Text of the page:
In a new study, Hao Yan, director of the Center for Molecular Design and Biomimetics at Arizona State University's Biodesign Institute presents a clever means of localizing and confining enzymes and the substrate molecules they bind with, speeding up reactions essential for life processes.
Considerably more of the fossil record of creatures such as mammoths, mastodons, camels, horses and ground sloths has been lost in what is now the continental United States and South America than in Alaska and areas near the Bering Strait.
Recently, a new mutation signature found in cancer cells was suspected to have been created by a family of enzymes found in human cells called the APOBEC3 family. The study, 'Strand-biased Cytosine deamination at the Replication Fork causes Cytosine to Thymine Mutations in Escherichia coli,' led by Ashok Bhagwat, Ph.D., professor of chemistry in the College of Liberal Arts and Sciences at Wayne State University, was recently published in the Proceedings of the National Academy of Sciences.
University of Alberta researchers have developed a method of connecting neurons, using ultrashort laser pulses -- a breakthrough technique that opens the door to new medical research and treatment opportunities. Neurons are cells in the nervous system that are responsible for transferring information between the brain and the rest of the body. The team is the first ever to find a way to bond neurons and in doing so, is giving researchers a powerful new tool.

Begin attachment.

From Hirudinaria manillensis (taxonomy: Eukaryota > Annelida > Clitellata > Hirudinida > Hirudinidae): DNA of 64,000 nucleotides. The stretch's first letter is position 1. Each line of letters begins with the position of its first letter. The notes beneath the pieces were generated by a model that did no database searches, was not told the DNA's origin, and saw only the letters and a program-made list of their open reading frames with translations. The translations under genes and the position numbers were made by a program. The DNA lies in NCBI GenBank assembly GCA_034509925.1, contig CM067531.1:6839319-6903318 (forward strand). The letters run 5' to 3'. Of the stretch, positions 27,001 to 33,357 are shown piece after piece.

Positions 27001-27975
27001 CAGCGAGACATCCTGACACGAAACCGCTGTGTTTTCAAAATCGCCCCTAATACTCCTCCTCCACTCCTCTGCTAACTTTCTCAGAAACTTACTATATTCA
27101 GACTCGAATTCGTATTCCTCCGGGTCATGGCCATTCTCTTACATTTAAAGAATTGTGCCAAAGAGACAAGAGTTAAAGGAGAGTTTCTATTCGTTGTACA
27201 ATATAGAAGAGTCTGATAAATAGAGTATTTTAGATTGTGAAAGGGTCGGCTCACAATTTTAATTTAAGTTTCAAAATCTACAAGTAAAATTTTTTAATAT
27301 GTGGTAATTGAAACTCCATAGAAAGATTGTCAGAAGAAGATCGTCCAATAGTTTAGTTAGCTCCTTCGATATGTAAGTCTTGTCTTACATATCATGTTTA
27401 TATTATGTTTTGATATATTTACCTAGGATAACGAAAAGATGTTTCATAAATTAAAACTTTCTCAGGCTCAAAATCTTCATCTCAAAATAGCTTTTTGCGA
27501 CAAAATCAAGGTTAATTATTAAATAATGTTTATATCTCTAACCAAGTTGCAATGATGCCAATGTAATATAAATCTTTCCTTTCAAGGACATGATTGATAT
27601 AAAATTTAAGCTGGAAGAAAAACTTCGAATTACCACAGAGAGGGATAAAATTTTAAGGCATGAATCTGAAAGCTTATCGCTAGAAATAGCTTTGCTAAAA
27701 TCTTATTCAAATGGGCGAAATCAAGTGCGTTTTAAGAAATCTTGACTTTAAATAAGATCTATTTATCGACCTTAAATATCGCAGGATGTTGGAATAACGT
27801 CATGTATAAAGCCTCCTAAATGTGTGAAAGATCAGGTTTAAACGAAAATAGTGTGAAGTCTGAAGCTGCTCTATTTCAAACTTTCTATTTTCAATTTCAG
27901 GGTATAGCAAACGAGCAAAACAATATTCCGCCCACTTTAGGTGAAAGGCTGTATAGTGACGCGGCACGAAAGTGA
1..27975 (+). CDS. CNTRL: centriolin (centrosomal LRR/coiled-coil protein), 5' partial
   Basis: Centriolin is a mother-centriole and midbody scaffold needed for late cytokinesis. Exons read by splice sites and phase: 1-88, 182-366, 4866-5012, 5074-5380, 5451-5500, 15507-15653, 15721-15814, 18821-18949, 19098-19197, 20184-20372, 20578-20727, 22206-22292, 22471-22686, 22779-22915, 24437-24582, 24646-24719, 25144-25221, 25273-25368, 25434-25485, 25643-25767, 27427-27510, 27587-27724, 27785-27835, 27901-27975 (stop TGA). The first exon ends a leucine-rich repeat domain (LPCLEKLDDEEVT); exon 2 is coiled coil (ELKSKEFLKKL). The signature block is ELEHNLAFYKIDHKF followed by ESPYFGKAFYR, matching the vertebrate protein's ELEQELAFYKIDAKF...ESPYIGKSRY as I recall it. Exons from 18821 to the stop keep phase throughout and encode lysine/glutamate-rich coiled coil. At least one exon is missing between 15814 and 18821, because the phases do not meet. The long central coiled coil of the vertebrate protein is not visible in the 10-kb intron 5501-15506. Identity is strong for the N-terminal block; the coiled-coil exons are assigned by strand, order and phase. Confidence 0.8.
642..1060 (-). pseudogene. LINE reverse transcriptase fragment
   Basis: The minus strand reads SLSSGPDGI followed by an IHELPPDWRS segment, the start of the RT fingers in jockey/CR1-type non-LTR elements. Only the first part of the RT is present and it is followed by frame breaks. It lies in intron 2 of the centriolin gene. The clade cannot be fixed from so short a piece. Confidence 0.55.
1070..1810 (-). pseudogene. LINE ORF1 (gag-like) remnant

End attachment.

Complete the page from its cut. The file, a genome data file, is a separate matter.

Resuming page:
A percentage of harmful aerosols in the atmospheric boundary layer over Moscow is gradually lowering, meteorologists of the Lomonosov Moscow State University stated. Nonetheless, aerosols still influence a local climate significantly.
The long-term damage of levees can be far worse for those living behind them than if those levees were not there, a UC Davis case study of the Sny Island levee district found.
Raising insects for research can be difficult because members of many species are picky eaters, but Canadian entomologists have found a solution for rearing moths and possibly other insects.
Bombus occidentalis used to be the most common bumble bee species in the Pacific Northwest, but in the mid 1990s it became one of the rarest. Now, according to an article in the Journal of Insect Science offers, it may be making a comeback.
Columbia Theological Seminary's William Brown, the William Marcellus McPheeters Professor of Old Testament, will present a paper at the AAAS 2016 Annual Meeting on 'Theological Reasons for Protecting Biodiversity.' The talk will be presented on Saturday, Feb. 13, 2016 at 10:00 AM-11:30 AM at the Marriott Wardman Park. Prof. Brown will present how Columbia Seminary is cultivating a love for biodiversity among religious leaders through the help of the AAAS 'Science for Seminaries' program.
Low-income families with children who have special health care needs are at high risk for food insecurity, even when they receive Supplemental Security Income (SSI) and participate in public assistance programs, such as Supplemental Nutrition Assistance Program (SNAP) and Women, Infants, and Children (WIC).